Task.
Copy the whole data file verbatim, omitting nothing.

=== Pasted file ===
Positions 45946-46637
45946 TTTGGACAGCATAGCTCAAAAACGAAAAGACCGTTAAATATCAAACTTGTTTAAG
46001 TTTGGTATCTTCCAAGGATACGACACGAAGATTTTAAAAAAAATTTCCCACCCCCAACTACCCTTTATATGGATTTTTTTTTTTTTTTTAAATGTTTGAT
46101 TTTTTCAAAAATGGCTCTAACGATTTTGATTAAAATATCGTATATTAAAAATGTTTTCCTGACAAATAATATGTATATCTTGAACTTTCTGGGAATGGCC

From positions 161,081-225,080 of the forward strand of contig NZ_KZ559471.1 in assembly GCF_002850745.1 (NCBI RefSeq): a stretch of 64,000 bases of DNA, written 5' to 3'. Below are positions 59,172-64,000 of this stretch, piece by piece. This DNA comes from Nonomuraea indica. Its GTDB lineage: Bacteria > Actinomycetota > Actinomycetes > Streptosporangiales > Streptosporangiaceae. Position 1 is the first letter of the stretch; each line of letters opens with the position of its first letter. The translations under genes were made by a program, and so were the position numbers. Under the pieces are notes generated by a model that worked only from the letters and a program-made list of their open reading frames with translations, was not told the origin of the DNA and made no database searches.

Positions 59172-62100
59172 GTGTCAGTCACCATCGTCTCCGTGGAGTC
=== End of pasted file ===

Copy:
Positions 45946-46637
45946 TTTGGACAGCATAGCTCAAAAACGAAAAGACCGTTAAATATCAAACTTGTTTAAG
46001 TTTGGTATCTTCCAAGGATACGACACGAAGATTTTAAAAAAAATTTCCCACCCCCAACTACCCTTTATATGGATTTTTTTTTTTTTTTTAAATGTTTGAT
46101 TTTTTCAAAAATGGCTCTAACGATTTTGATTAAAATATCGTATATTAAAAATGTTTTCCTGACAAATAATATGTATATCTTGAACTTTCTGGGAATGGCC

From positions 161,081-225,080 of the forward strand of contig NZ_KZ559471.1 in assembly GCF_002850745.1 (NCBI RefSeq): a stretch of 64,000 bases of DNA, written 5' to 3'. Below are positions 59,172-64,000 of this stretch, piece by piece. This DNA comes from Nonomuraea indica. Its GTDB lineage: Bacteria > Actinomycetota > Actinomycetes > Streptosporangiales > Streptosporangiaceae. Position 1 is the first letter of the stretch; each line of letters opens with the position of its first letter. The translations under genes were made by a program, and so were the position numbers. Under the pieces are notes generated by a model that worked only from the letters and a program-made list of their open reading frames with translations, was not told the origin of the DNA and made no database searches.

Positions 59172-62100
59172 GTGTCAGTCACCATCGTCTCCGTGGAGTC